Inescapable winter weather settles in just as SCUBA divers adventure up to sixty feet below the ocean’s surface, with water temperatures close to freezing and air temperatures close to zero. On December 1, they began their search for sea scallops on the coastal ocean floor of Maine, with the season open only until April.
Over 99% of the entire Atlantic Sea Scallop harvest is collected by offshore dredging, making those scallops caught by divers less that one percent of the annual catch. Due to the geography of Maine’s coastline, many scallop-rich areas are too rocky for dredging, but the water is shallow enough for divers to go down and harvest the product by hand. Of those gathered and sold, most go to residents of the state of Maine, with only a small percentage reserved for out-of-state sale. Buyer beware of many who offer “Maine diver scallops” year round – many are mislabeled, especially if they are whole and live, since only the adductor muscle, or scallop “meat,” is legal to sell in Maine.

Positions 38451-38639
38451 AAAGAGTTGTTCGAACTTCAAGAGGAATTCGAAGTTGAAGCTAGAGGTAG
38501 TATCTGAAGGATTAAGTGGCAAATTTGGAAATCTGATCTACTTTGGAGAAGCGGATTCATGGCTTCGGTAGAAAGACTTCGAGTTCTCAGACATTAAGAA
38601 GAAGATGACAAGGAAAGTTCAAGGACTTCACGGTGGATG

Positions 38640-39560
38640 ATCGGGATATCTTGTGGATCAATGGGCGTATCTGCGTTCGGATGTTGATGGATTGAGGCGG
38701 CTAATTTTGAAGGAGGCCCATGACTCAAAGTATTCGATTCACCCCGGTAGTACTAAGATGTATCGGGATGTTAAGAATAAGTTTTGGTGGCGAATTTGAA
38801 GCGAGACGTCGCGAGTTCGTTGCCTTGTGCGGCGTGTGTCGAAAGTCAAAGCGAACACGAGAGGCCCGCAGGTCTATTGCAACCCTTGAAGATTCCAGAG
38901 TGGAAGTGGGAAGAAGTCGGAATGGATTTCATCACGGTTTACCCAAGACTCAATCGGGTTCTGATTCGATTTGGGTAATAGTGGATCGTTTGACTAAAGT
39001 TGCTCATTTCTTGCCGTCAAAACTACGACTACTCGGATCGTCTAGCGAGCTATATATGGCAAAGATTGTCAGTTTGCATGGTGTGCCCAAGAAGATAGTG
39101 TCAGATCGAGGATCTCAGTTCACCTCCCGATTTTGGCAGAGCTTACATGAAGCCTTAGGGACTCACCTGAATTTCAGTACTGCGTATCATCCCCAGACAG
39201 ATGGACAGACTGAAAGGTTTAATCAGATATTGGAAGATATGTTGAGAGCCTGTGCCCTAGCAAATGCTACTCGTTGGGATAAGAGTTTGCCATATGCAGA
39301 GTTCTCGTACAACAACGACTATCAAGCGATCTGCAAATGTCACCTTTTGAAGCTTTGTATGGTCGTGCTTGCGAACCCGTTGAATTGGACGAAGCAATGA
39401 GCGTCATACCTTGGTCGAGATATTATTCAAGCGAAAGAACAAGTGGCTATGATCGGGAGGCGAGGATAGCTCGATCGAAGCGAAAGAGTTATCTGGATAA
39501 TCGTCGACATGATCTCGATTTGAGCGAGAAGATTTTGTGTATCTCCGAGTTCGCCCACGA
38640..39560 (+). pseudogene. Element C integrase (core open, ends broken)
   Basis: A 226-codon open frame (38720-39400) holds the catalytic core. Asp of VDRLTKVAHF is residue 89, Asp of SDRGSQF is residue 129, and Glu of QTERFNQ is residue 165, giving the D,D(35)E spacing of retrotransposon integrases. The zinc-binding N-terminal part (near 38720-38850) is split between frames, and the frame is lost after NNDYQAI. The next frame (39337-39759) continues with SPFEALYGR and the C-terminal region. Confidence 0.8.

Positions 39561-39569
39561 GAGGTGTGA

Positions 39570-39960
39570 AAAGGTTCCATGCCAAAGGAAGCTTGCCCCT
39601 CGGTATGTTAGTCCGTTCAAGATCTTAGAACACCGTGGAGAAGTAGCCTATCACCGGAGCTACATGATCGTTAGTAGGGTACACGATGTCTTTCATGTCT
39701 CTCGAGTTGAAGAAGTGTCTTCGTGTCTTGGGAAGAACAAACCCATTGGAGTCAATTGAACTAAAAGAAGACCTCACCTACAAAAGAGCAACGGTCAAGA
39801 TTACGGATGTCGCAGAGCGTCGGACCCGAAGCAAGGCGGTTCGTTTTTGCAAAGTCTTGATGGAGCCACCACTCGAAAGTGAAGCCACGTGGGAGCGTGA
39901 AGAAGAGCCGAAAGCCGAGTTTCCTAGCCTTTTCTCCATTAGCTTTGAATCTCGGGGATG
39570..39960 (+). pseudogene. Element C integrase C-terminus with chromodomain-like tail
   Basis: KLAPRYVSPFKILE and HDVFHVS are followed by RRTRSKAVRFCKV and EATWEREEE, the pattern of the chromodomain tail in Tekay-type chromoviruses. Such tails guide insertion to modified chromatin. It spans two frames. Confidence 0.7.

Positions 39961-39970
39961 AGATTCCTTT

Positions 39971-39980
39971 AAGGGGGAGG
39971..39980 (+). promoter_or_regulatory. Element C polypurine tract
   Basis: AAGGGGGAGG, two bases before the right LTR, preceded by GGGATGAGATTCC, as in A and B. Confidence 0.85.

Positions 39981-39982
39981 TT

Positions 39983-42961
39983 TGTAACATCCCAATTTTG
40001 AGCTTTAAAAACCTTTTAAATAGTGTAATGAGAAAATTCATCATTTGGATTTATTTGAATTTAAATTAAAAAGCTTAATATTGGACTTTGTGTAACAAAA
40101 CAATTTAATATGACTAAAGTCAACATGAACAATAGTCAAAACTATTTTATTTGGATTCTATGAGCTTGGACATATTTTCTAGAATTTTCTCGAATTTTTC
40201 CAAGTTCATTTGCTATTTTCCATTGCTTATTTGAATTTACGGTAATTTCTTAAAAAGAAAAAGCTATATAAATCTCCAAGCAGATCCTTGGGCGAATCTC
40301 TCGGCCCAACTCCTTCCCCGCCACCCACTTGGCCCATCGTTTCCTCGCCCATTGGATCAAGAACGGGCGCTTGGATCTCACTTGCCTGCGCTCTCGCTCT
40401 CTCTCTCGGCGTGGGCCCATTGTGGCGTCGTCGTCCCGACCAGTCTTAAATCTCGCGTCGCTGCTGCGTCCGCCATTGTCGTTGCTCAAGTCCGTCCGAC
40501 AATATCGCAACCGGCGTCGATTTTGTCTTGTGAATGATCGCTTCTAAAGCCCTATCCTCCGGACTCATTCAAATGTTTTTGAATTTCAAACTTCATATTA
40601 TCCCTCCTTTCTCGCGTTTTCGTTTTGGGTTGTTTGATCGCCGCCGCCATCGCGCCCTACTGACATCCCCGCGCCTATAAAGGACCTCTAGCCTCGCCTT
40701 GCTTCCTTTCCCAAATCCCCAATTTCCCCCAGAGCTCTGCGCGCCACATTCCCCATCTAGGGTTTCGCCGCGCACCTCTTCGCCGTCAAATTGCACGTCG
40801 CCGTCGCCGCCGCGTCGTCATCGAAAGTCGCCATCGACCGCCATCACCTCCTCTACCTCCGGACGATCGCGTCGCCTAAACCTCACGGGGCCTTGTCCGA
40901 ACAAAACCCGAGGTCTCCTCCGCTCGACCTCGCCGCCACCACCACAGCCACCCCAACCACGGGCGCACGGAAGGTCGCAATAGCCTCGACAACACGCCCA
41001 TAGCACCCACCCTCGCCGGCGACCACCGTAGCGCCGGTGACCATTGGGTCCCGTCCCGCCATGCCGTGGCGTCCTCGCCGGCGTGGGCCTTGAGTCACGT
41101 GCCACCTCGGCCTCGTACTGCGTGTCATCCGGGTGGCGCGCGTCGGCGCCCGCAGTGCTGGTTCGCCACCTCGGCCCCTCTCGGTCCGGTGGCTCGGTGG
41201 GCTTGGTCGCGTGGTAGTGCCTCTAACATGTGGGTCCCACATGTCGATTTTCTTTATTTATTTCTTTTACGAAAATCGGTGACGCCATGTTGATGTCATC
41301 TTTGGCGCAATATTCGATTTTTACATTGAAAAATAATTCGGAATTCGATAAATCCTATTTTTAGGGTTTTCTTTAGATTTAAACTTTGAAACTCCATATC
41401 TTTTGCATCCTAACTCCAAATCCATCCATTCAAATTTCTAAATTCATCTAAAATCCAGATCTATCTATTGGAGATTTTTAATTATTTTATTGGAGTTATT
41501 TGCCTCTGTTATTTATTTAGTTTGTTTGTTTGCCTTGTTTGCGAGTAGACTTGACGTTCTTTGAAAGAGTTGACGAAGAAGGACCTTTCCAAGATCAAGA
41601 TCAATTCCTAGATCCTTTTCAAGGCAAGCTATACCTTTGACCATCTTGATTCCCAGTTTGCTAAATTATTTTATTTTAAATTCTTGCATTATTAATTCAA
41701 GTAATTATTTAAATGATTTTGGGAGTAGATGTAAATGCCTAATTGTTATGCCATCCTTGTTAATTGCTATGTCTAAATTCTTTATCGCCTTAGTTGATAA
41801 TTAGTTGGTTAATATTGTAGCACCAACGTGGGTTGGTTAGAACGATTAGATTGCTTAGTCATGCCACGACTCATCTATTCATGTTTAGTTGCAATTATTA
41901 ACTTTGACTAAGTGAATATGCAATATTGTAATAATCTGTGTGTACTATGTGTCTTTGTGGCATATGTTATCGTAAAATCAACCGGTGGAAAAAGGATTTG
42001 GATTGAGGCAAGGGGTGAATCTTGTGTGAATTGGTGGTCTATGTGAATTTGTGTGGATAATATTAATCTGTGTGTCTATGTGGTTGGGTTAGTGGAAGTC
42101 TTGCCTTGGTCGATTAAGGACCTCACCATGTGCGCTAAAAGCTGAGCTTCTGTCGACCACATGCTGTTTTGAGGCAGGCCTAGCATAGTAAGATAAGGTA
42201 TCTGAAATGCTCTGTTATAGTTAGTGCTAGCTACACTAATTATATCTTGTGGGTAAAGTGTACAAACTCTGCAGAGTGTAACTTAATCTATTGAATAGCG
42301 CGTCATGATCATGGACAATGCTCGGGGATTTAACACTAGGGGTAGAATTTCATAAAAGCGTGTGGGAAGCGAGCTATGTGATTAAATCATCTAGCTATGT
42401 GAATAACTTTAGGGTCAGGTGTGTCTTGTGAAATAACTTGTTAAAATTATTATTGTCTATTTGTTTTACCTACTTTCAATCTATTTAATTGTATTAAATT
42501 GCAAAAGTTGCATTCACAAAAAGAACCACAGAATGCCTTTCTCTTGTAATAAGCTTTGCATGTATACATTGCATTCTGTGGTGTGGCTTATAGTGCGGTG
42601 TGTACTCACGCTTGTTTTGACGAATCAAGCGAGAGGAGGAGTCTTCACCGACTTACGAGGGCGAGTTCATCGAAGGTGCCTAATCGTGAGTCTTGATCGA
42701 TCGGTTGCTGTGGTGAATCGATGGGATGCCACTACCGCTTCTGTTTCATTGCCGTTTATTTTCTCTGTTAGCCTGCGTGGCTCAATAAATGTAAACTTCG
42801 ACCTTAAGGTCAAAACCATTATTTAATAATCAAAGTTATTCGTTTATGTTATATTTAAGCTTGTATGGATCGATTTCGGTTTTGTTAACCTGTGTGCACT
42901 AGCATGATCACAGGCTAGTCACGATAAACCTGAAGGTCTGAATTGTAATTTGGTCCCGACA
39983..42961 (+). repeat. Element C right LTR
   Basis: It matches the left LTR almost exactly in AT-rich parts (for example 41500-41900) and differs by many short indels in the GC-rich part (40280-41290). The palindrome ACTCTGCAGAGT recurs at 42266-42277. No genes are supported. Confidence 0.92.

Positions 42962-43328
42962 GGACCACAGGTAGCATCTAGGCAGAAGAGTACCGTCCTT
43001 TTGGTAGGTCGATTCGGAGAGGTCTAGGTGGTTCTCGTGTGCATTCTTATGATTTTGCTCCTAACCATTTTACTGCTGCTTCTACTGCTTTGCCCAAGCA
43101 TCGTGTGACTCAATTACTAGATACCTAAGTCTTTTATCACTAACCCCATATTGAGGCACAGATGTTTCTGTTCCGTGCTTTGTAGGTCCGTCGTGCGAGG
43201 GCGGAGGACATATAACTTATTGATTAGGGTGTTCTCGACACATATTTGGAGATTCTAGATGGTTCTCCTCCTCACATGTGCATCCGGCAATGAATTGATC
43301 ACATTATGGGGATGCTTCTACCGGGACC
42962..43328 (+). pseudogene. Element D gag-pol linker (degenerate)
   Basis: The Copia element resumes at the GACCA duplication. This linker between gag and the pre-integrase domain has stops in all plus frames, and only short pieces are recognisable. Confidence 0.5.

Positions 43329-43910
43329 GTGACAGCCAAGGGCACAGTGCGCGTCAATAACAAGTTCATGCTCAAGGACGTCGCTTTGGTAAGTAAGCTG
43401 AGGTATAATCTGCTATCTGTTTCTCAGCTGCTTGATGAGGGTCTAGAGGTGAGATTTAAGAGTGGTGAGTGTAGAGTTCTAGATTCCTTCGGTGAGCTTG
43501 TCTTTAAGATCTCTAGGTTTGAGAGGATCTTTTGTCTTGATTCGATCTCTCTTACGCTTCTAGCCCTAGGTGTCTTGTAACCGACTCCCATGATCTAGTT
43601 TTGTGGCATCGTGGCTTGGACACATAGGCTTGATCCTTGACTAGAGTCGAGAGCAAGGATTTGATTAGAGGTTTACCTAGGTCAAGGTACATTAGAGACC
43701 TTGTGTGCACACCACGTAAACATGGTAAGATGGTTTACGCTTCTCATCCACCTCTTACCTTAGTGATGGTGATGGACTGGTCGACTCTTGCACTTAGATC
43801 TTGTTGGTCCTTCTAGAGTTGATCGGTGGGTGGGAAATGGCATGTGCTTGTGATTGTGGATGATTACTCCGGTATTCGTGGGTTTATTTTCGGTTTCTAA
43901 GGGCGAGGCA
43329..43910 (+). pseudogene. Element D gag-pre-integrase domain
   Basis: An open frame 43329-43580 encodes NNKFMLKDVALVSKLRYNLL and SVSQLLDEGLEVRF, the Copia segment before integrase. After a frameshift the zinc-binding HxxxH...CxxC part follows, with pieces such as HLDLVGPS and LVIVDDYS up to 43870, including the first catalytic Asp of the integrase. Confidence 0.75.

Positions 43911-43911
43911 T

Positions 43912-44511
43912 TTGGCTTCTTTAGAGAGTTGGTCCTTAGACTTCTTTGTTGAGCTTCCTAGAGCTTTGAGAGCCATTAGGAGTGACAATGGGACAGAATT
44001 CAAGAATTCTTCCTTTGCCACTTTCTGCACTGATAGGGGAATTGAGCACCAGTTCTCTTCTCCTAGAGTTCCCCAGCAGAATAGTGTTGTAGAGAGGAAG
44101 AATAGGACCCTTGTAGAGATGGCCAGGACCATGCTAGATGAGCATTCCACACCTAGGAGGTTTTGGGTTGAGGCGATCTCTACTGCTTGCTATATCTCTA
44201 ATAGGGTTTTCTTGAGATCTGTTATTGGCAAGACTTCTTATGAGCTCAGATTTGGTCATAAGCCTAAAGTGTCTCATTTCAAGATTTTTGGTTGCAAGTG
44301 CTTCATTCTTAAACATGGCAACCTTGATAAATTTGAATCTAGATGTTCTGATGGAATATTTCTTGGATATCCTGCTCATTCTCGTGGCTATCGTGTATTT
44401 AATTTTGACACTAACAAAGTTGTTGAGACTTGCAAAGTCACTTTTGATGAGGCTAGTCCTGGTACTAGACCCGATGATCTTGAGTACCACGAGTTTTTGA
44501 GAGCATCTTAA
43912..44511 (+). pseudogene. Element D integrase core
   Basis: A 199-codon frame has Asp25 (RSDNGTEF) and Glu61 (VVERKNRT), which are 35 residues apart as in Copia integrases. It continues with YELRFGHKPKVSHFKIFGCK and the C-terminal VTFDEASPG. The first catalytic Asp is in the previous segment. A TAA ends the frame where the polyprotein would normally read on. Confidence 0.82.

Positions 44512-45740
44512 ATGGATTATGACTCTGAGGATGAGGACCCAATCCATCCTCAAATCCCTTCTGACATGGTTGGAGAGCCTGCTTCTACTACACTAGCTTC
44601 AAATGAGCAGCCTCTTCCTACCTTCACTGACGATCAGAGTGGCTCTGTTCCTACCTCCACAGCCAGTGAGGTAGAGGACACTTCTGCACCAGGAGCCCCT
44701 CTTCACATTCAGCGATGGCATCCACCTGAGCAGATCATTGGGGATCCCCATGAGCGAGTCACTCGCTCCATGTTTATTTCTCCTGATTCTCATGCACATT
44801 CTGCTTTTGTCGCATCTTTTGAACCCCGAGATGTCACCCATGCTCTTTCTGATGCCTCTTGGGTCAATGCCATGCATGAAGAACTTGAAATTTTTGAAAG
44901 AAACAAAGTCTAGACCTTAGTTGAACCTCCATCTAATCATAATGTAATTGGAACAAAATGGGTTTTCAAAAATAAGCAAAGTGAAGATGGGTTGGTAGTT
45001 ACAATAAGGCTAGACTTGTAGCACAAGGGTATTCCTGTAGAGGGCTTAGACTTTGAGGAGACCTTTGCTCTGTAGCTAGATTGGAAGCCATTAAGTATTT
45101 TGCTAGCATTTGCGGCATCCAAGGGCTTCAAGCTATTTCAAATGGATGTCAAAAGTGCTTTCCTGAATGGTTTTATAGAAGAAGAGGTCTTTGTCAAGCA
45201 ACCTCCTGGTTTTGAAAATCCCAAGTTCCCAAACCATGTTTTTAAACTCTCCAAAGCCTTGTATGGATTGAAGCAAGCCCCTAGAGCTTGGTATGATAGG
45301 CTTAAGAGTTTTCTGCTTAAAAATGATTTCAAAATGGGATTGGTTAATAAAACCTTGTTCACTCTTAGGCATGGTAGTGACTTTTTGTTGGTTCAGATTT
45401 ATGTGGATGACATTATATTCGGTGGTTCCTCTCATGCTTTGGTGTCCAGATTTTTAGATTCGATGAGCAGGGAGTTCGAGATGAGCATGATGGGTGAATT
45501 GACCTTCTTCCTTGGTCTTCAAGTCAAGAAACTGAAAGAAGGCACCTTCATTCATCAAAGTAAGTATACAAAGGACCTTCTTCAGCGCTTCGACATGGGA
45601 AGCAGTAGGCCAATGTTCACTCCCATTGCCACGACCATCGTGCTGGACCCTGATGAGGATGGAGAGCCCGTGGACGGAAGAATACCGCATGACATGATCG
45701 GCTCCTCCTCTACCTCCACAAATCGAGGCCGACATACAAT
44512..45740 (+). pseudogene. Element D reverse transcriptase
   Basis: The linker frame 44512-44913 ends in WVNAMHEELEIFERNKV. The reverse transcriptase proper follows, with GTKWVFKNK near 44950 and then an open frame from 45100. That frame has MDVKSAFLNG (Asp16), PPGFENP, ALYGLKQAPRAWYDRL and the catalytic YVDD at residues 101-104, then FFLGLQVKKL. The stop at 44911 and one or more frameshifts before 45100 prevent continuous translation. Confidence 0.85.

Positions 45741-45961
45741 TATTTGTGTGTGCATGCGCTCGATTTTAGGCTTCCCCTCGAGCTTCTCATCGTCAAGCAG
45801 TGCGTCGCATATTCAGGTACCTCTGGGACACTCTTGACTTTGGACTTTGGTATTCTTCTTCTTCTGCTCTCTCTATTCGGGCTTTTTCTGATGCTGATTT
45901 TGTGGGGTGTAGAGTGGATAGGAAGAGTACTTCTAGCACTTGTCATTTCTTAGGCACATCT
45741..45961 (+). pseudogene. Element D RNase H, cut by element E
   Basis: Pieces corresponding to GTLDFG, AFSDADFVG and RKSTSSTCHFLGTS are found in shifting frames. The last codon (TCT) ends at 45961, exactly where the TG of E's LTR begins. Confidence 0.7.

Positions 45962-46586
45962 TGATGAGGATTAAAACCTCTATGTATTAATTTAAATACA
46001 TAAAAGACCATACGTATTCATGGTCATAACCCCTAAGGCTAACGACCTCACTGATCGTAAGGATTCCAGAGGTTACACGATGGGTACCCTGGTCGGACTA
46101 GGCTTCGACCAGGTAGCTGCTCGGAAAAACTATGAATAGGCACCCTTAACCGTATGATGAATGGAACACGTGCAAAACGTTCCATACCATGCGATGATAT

Divers only look for large, mature scallops, often by eyeing pale rings of sand that mark the outward motion of the mollusk's two shells. A strategic technique, this leaves both ocean floor environment and still-developing scallop populations unharmed. Because of zero stress, jostling, or friction involved in harvesting, scallops collected by these professional divers are known to have an even more velvety texture than normal, of course also maintaining their rich, sweet quality.